In their company we had seen your subjects apparently at the point of starvation - skeletal children wasting away; people scavenging in the desert for wild berries and dried stalks. Now I know one shouldn't be squeamish but it did seem pretty dreadful; in fact, to be honest, quite horrifying. So I'm sure you will understand that I found myself paying rather more attention to those trouble-makers than you might have thought desirable. Indeed, despite strenuous efforts by the Minister of Agriculture for Darfur to reassure me that the harvest had in truth been 'very good' and the farmers were doing 'very well' it was difficult entirely to dismiss the apparent evidence of my own eyes.

In truth, it was even more difficult when it turned out that the dissident view is shared by an awful lot of other people as well; by the United Nations warning of a 'catastrophe' and 'mega-deaths' and the British and US ambassadors using equally apocalyptic terms.

I would venture to suggest that you need help, together with friends who are convinced that you are, how can I put it, serious. And to be very honest, Mr President, you now seem very short of friends indeed. Saddam Hussein is no longer of much use; the Saudis had the temerity to cut off your oil supplies when you spoke out so boldly against them in the name of the Arab nation; the Kuwaitis, wilfully misinterpreting your valiant denunciation of the 'allies' as support for the Iraqi invasion, have suspended all aid. And as if that were not enough, but for strictly financial reasons, the IMF has declared that you are not creditworthy and the banks won't touch you with even the longest and thinnest of bargepoles. It must all seem very unfair, not to say perilous.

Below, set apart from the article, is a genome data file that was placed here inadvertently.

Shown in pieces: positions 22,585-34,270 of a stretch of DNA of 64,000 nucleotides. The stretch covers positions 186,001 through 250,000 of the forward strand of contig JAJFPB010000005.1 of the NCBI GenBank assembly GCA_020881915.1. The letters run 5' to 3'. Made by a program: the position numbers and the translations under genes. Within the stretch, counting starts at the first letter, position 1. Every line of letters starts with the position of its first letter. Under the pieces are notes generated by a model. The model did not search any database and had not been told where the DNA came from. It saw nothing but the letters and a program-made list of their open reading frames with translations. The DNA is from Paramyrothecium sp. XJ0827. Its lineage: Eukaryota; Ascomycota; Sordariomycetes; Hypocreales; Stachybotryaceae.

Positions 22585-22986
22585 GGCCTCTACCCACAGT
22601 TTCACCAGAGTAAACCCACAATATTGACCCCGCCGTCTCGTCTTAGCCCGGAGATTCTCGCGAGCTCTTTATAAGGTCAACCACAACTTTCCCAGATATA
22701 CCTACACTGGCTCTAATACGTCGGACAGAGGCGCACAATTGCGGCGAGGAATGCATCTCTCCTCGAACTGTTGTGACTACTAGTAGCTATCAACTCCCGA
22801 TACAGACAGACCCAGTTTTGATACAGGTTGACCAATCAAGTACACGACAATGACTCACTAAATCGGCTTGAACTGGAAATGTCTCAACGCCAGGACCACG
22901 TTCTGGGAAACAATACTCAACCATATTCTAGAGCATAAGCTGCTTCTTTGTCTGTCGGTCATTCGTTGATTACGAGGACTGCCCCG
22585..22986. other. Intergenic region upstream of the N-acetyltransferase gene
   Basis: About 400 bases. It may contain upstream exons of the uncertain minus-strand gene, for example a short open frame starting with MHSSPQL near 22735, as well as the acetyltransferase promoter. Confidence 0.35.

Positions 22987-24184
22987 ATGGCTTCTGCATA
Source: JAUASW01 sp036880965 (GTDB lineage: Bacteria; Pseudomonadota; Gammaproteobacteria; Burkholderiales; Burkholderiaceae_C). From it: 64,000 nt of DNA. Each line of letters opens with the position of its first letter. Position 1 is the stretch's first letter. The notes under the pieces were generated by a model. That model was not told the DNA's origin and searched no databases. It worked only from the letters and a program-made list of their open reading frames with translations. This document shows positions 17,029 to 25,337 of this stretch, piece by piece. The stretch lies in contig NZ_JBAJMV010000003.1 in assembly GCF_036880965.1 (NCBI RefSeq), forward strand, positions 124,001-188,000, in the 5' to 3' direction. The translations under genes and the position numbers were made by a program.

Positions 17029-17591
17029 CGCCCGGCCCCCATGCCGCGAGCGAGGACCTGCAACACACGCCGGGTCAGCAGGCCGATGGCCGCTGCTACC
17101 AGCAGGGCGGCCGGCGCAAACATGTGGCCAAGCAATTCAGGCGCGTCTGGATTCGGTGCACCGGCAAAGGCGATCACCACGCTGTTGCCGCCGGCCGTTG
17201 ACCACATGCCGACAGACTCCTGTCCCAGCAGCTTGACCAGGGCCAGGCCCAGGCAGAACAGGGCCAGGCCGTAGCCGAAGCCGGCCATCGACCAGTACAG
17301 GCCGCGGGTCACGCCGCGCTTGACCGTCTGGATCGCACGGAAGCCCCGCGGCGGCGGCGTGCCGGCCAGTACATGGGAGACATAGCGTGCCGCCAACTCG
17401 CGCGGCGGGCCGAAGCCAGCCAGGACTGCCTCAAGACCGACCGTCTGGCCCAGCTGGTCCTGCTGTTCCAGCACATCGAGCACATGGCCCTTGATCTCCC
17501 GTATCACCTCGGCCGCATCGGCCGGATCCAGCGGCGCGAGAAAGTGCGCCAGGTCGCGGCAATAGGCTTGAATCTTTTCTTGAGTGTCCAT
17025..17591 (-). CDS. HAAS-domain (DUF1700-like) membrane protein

May I suggest a possible way out. You could admit error; acknowledge that Sudan does indeed face catastrophe; plead for assistance; invite all the world's media in to witness what is happening; let them do for your peasants what they did for Saddam's Kurds; turn the trickle of relief into a flood. Shame the West into greater action, however belated. You might then salvage something from the wreckage.

Jonathan Dimbleby But I forget myself, Mr President, forgive me. There is no famine, and you have a bumper harvest. And to suppose that many thousands of children are about to die in another biblical famine is to indulge a fantasy or to ignore the will of God.

By the way, have you ever read that poem by one of our English poets, WH Auden? The famous one that ends: 'when he cried, the little children died in the streets'. It's all about a tyrant who doesn't care what happens to his people so long as he survives. Well worth reading.

Yours sincerely

Jonathan Dimbleby

Jonathan Dimbleby
(BBC TV journalist)

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New Internationalist issue 222 magazine cover This article is from the August 1991 issue of New Internationalist.